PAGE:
For most the past six decades, Virginia has been a reliably-red state when it came to casting its electoral votes for president of the United States. While it had a history of electing Democrats to many state and local offices, including the election of Doug Wilder as the first black governor in the nation, when it came to choosing a President, Virginians voted bright red.

But all that changed in 2008 when President Obama carried the state by more than six points and most of that victory margin of 234,527 votes came from the CDs of Northern Virginia and Hampton Roads.

I was first elected to Congress that same year after spending 14 years as a Fairfax County supervisor, the last five as chairman of the most populous jurisdiction in the Commonwealth. Although the 11th Congressional District was classified as a swing district and had been represented by a Republican for the previous 14 years, Barack ObamaBarack ObamaWhite House staff to skip correspondents' dinner Overnight Energy: Trump signs climate order | Greens vow to fight back GOP lawmakers defend Trump military rules of engagement MORE carried it in 2008 with 57 percent of the vote and the second-highest turnout in the state. Only the 8th Congressional District in Northern Virginia, represented by Jim MoranJim MoranFormer reps: Increase support to Ukraine to deter Russia GOP Rep. Comstock holds on to Virginia House seat 10 races Democrats must win to take the House MORE, and the 3rd Congressional District in Hampton Roads, represented by Bobby ScottBobby ScottThe Hill's 12:30 Report A guide to the committees: House Repeal without replacement: A bad strategy for kids MORE, turned out larger margins for the Obama-Biden ticket that year.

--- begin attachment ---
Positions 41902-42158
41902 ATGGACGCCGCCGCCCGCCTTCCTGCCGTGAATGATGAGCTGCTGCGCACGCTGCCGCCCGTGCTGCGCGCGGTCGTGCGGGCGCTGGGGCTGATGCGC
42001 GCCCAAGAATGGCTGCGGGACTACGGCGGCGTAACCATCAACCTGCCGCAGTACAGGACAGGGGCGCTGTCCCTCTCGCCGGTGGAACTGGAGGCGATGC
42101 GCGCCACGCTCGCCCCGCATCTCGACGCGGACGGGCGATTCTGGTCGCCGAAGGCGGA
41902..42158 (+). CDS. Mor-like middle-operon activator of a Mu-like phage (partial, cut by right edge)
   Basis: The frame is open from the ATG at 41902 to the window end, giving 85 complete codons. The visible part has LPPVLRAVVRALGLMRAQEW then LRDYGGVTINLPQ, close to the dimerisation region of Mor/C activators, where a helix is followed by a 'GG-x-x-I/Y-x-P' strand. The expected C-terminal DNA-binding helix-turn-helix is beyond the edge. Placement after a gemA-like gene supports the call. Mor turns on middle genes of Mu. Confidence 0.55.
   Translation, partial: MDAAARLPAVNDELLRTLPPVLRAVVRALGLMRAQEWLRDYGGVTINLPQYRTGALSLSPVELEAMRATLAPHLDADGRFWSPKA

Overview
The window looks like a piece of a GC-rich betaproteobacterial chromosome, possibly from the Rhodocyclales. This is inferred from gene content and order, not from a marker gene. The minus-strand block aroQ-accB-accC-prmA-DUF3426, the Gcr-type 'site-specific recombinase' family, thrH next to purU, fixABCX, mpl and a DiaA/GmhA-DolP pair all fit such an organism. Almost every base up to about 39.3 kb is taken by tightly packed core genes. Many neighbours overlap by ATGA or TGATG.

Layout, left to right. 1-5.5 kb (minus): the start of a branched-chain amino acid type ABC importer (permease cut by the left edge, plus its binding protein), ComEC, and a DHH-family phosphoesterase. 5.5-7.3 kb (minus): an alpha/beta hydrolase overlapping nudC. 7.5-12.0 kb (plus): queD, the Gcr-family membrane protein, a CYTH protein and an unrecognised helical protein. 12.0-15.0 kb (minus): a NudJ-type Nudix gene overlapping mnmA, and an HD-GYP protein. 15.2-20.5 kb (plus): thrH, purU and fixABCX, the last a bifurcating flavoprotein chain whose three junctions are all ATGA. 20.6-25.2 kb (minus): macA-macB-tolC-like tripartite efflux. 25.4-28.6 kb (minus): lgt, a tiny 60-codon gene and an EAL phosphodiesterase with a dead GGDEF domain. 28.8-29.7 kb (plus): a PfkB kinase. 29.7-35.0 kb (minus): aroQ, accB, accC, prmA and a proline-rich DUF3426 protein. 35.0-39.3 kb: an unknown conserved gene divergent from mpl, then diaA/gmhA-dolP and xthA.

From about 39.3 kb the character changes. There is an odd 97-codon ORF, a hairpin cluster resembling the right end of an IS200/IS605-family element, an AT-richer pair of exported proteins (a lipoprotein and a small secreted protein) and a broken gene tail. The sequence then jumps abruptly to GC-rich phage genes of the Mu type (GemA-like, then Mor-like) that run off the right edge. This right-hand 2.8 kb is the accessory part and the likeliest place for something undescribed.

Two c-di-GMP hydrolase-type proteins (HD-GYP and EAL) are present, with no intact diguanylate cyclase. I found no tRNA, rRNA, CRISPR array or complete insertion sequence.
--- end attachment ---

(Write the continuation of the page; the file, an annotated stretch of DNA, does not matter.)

One of the reasons why Virginia has evolved into a battleground state is its changing demographics, especially pronounced in Northern Virginia, which now provides one-third of the state’s total vote.